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About DanielBenton

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  • Connection to/interest in ballet** (Please describe. Examples: fan, teacher, dancer, writer, avid balletgoer)
  • City**
    Iowa City
  • State (US only)**, Country (Outside US only)**
  1. There are some 3rd ring 1st row seats for Sat evening (Smirnova dancing Diamonds) for $150.
  2. I second Quiggin, Jack. Always good to read your descriptions.
  3. The season brochure is online. At the website menu, down near the bottom is "17/18 season"
  4. On the phone today the ticket office said the season subscription brochures are about to or soon to be mailed out.
  5. Also, programs are once again listed by date on the NYCB website
  6. Ticket office is accepting subscription orders starting this morning
  7. Alas, they took it down! The NYCB keepers of the website are very capricious
  8. The programs are now shown by date in the NYCB website calendar
  9. Thanks Drew, I don't have an opinion after one viewing regarding the production as a unified work of art, but I thought it was a heck of a good try at theater and at times I had the feeling I was watching an opera: The relative importance of 3 elements: music, scenic design, and choreography was something unusual in my (limited) experience. Just my own opinion - it was a more compelling use of ballet than, e.g., what Ratmansky and Wheeldon are doing.
  10. Thanks Amy for a good discussion. In Iowa City, the streaming of the audio also cut out for 1-2 seconds on a regular basis. Must be transmission issues.
  11. The music was good and intriguing. The highly-skilled (young!) composer had to write a lot of it, and much of it (but not all by any means) was derivative of different styles (Tchaikovsky, Mahler, Rachmaninoff, Prokofiev especially). The first two female leads were pretty stunning, and Zakharova was her usual self. Balanchine said there are no mothers-in-law in ballet, i.e., ballet is not a good medium for complicated plots.
  12. I just ran across a Macaulay review of NYCB in London in Ballet Review 1984 (12:1, Spring; 84-96) in which he strenuously defends Balanchine and the NYCB dancers against the preponderance of British critics.
  13. Very late in GB' life: Here is the quotation from D'Amboise's book: In the year before his death, I often escorted Balanchine to visit the legendary Dr. James Gould for ear tests. Killing time in the waiting room, I once asked, "Mr. B, in the history of all the ballerinas you've taught and choreographed for-from the earliest days, Toumanova, Baronova, Riabouchinska, all the way up till today-who do you con­ sider the most talented? The most unusual? " He immediately answered : "Allegra. She is the most gifted. She is missing only one ele­ ment in 'the formula to be perfect .' . . . It's like chemistry in a jar . Energy, lots of it, must be there. That's the soup that everything cooks in. Then you put in ambition and humility. 'Ah, I'm not good enough yet, I can be better.' But, there must be balance-not so much humil­ity that you end up saying, Tm not good enough, I'll never be ready.' You must have in the formula pride, but not so much that the dancer says, 'I don't do matinees.' You can be stupid and still dance beautifully, but you can't become great without intelligence . . . Allegra has the right ingredients, but something prevents her from being consistent. I can't count on her. Still, I keep her on salary and tell her, 'When you're ready to dance, come dance. If you dance one ballet a year, it's enough.' She's worth it.''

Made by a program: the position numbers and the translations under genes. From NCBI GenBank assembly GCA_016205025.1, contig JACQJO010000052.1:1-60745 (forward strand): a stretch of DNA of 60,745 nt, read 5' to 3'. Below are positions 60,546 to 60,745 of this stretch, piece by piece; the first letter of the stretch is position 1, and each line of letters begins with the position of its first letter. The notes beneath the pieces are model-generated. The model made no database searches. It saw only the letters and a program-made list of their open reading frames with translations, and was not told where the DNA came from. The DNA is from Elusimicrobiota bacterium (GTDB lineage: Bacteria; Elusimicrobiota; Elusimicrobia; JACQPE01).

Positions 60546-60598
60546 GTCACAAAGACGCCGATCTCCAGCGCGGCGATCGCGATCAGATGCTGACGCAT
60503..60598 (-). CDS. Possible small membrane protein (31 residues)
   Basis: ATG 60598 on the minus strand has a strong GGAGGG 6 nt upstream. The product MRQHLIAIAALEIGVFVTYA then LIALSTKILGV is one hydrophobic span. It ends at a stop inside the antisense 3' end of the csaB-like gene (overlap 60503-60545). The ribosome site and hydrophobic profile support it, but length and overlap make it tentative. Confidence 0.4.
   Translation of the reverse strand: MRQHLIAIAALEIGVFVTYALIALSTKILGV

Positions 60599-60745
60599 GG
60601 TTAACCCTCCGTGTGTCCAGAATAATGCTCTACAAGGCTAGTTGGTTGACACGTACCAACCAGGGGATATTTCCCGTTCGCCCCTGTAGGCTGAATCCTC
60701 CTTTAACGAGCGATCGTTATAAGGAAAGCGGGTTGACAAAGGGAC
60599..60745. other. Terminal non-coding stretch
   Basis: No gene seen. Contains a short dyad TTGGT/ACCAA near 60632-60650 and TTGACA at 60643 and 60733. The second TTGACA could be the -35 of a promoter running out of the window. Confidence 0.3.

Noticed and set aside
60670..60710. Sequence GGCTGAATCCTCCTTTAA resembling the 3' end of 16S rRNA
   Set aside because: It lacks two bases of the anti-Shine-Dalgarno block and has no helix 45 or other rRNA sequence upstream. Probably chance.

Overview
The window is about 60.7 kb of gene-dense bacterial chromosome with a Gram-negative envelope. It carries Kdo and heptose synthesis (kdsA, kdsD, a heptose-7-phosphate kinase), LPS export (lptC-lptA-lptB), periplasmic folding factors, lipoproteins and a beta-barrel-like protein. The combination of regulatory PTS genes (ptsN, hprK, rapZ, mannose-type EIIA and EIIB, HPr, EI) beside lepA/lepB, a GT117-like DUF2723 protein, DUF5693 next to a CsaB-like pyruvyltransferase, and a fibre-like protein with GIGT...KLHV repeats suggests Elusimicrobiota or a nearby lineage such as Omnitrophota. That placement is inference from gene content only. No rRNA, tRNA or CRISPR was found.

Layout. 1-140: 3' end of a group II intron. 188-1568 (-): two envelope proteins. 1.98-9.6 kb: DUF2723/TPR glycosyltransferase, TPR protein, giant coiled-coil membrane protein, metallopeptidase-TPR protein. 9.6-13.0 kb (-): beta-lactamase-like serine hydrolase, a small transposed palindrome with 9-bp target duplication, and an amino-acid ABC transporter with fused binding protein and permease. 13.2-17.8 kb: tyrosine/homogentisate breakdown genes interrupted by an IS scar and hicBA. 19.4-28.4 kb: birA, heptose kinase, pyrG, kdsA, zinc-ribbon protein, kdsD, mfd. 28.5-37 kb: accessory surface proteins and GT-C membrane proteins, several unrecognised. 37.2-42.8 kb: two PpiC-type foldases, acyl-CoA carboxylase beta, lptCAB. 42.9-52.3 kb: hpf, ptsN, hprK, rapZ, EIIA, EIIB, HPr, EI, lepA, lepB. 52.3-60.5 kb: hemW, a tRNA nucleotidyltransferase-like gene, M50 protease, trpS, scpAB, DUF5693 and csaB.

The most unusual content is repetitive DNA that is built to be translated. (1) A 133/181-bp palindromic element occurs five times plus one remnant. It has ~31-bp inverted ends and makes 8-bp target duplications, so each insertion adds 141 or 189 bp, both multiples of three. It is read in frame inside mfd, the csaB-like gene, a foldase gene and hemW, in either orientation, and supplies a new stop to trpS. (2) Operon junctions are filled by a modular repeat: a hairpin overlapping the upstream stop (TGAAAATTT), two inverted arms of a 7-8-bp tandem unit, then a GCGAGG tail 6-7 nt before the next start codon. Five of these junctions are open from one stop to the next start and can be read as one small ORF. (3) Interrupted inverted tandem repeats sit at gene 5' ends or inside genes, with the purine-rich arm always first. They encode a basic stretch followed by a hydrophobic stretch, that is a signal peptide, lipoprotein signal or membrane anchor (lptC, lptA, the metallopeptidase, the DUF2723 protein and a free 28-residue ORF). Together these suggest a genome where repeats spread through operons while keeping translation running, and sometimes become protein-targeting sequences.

14. Cubanmiamiboy - Yes is was from the D'Amboise autobiography: he (J.D.) asked Balanchine the question.
  15. A poet friend of mine, upon seeing the 1973 Berlin video of Allegra in the Symphony in C 2nd movement, said she has a nobility about her...Her autobiographical book referenced above shows her to be an extremely intelligent, articulate, and very witty observer or herself and her own life, which, off the stage, was often a mess! What did Balanchine think of her? Page 31, Gloria Contreras: Diary of a Choreographer. What I Learned from Balanchine, Jorge Pinto Books, Inc., New York, 2008. "I just got back from a rehearsal of Concerto Barocco, which I attended as a spectator. It’s set to Bach and the choreography rivals the music in its beauty and depth. Allegra Kent and Violette Verdy are the soloists. The former, as usual, has a harmonious style and is delightful to watch. Violette has a lot of personality and is a very good ballerina, but she’s going through hell because she still doesn’t know the piece. During the rehearsals she concentrates and is respectful to the choreographers and amiable with her companions, without talking down to the girls in the corps de ballet. At the end of the rehearsal I went up to Balanchine and told him my opinion of Concerto Barocco, that it’s profoundly religious. I know that he liked the idea because his eyes shone and a subtle smile passed across his face. But his answer was “Allegra is divine!” "